Daz and Albert's DIY Guide
At one time, doing more than general spring cleaning - and perhaps a little decorating was considered best left to the adventurous. Plumbing and electricity were there for professionals to take care of, and 'calling a man in' was part of our way of life. Over the past twenty years there has been a quiet revolution, and people from all walks of life have found themselves with far more responsibility for their home maintenance and repairs. Skilled tradesmen willing to tackle the small fiddly repair jobs are difficult to find - and if you do find a good one you may have to wait weeks for a call.
Labour charges have risen enormously, and even small jobs can cost a lot when charges are made for visits, for taking away and returning appliances, and even for diagnose-. ing faults. Having tried tackling jobs themselves, many have found that if you follow the 'rules', it is not that difficult after all In fact there can be a very considerable sense of achievement and satisfaction when you say,
'Well, actually I did it myself '
Of course, there will always be areas best left to the professional, and it is not the purpose of this book to lead you into trouble. Where there may be danger, where the work could be very heavy and demanding, or where you may just not have the time, I will endeavour to warn you and point you ln the right direction for help. My experience over many years is that you will always find many helpful experts - in stores, factorises and in the many professional associations. People are always ready to offer a word of advice, or offer literature or contacts, but what they don't like is being asked to help clean up a mess when you've had a go at a job and failed! With every job,-make sure you understand what to do, what you need and where the snags lie before you do anything.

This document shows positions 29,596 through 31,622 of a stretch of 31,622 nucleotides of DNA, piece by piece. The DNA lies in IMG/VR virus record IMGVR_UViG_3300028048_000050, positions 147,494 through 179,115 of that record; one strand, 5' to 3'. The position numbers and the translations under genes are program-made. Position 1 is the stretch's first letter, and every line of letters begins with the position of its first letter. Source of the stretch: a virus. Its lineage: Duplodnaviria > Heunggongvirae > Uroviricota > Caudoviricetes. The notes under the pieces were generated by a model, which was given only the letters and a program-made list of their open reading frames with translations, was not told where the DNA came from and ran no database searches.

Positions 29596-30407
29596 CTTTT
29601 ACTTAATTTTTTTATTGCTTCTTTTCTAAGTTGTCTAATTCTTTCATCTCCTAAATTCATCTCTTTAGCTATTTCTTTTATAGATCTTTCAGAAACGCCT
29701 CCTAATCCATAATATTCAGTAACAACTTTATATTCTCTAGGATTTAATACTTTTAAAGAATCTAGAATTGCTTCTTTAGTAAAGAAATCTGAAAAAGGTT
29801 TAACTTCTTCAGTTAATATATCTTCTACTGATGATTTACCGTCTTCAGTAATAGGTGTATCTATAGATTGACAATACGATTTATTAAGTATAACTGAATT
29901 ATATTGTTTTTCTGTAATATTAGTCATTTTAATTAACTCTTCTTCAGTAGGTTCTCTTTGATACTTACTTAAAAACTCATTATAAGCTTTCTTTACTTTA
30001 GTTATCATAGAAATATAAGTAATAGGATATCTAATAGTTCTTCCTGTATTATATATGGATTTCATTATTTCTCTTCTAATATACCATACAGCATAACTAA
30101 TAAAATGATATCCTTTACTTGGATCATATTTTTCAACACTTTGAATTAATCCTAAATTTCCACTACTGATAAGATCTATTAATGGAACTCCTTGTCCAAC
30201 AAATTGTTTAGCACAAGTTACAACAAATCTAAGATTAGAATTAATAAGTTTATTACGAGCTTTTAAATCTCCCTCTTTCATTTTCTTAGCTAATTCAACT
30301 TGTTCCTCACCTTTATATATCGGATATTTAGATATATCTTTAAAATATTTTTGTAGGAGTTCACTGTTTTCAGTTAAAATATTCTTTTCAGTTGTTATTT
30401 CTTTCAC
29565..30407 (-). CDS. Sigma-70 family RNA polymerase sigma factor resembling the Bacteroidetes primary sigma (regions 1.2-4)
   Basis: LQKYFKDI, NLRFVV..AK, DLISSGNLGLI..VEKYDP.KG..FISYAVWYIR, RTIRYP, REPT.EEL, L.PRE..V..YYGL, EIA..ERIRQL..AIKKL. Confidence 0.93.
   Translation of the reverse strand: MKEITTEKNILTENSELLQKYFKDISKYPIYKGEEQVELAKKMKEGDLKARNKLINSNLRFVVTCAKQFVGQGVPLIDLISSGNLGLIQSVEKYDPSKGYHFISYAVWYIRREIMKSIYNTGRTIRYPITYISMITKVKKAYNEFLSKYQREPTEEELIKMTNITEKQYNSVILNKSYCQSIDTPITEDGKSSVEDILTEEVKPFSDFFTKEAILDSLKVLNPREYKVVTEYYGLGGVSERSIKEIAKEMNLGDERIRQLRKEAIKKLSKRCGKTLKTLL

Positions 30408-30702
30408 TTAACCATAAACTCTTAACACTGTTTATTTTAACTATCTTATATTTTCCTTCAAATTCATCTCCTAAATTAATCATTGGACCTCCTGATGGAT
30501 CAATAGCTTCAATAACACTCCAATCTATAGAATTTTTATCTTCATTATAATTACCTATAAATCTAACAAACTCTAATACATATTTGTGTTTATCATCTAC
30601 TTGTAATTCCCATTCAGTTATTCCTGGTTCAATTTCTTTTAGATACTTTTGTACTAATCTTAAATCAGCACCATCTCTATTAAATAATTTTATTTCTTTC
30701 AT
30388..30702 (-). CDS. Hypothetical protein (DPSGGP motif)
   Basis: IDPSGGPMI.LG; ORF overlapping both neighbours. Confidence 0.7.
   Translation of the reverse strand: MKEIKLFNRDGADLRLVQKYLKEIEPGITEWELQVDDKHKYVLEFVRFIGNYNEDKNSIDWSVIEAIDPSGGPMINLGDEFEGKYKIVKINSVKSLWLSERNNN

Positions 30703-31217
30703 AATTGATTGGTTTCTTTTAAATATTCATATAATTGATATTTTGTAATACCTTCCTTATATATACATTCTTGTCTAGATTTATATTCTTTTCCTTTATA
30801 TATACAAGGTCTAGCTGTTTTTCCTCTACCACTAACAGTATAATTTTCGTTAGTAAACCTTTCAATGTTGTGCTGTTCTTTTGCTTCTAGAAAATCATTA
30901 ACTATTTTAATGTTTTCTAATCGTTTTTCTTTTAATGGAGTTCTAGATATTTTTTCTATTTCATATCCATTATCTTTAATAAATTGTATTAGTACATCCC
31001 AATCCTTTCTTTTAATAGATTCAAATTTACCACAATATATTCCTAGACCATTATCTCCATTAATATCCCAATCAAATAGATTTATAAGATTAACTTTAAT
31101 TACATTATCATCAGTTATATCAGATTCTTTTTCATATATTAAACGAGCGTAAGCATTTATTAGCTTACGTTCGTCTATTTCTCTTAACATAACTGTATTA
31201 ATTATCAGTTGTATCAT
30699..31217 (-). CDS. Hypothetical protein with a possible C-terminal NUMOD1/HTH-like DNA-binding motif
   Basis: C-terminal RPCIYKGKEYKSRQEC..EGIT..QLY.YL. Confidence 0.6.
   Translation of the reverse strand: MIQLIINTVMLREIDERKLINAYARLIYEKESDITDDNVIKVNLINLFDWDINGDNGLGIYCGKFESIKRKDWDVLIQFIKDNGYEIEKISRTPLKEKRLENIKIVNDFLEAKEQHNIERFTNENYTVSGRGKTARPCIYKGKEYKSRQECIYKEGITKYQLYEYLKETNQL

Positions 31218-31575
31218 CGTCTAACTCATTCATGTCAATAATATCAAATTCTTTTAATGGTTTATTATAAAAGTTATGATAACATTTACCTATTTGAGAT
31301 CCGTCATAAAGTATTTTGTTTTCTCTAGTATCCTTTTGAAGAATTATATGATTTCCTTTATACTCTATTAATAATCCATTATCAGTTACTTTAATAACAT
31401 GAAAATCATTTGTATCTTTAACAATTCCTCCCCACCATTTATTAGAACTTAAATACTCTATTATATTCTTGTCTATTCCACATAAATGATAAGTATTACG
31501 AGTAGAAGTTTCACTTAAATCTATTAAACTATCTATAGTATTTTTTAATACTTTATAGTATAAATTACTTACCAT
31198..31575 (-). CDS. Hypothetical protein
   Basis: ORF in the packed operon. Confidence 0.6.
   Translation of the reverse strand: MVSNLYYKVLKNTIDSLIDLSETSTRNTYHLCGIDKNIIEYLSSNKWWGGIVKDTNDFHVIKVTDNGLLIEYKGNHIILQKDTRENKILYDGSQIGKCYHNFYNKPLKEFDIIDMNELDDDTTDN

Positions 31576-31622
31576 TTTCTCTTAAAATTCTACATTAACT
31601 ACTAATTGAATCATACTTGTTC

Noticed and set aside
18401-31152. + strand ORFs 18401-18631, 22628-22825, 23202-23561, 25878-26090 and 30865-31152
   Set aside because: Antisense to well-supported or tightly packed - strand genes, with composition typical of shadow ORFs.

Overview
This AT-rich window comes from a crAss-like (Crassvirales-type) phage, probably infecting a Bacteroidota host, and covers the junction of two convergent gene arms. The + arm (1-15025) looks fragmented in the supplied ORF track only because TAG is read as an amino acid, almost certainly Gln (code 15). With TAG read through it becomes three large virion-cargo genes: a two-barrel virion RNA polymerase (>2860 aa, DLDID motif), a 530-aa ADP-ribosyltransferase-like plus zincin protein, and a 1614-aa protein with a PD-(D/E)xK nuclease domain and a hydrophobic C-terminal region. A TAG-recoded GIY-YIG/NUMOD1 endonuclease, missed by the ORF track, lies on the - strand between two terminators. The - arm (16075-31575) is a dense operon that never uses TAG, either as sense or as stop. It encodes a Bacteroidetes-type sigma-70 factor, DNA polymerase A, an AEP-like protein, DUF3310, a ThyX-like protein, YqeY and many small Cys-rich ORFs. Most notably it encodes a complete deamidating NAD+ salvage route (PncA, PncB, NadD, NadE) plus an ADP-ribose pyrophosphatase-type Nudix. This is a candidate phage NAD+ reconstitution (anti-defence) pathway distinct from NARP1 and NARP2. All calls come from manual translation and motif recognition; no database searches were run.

In that way you will avoid the pitfalls. Treat home maintenance and repair work as something about which you will never finish learning. Keep a scrap book, and jot in it any hints and tips you pick up; useful cuttings from magazines and newspapers; trade contacts, addresses of suppliers of unusual materials, colour cards, quotes for jobs - and so on. You will find such reference invaluable and it will smooth your path. One essential for success is an adequate kit of tools, for having the right tool for the job can transform a situation. Many jobs which seem complicated become simple
When the right tool is applied, and money spent on good quality equipment is never wasted.
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Remember absorbent surfaces such as bare plaster take more paint, than surfaces which are merely to be repainted. Textured and relief materials also take considerably more than a smooth surface. Changing from one colour to another where there is a considerable difference may call for two coats of undercoat. Top coats have very little, if any, covering power. When measuring up, divide surfaces into Measurable rectangles then add them all together. Window frames are hard.
Count a window as a solid area by multiplying width by height. Shop around for paint, as quality materials can be bought at very considerable discounts. And buying one large can is usually less expensive than a lot of smaller ones. It also (insures that the colour is consistent, as batches can and do vary slightly. You will find the batch number on the can. Remember also that paint coverage can vary from type to type, so don't generalise. Choose your paint, then check on the can to find the recommended coverage.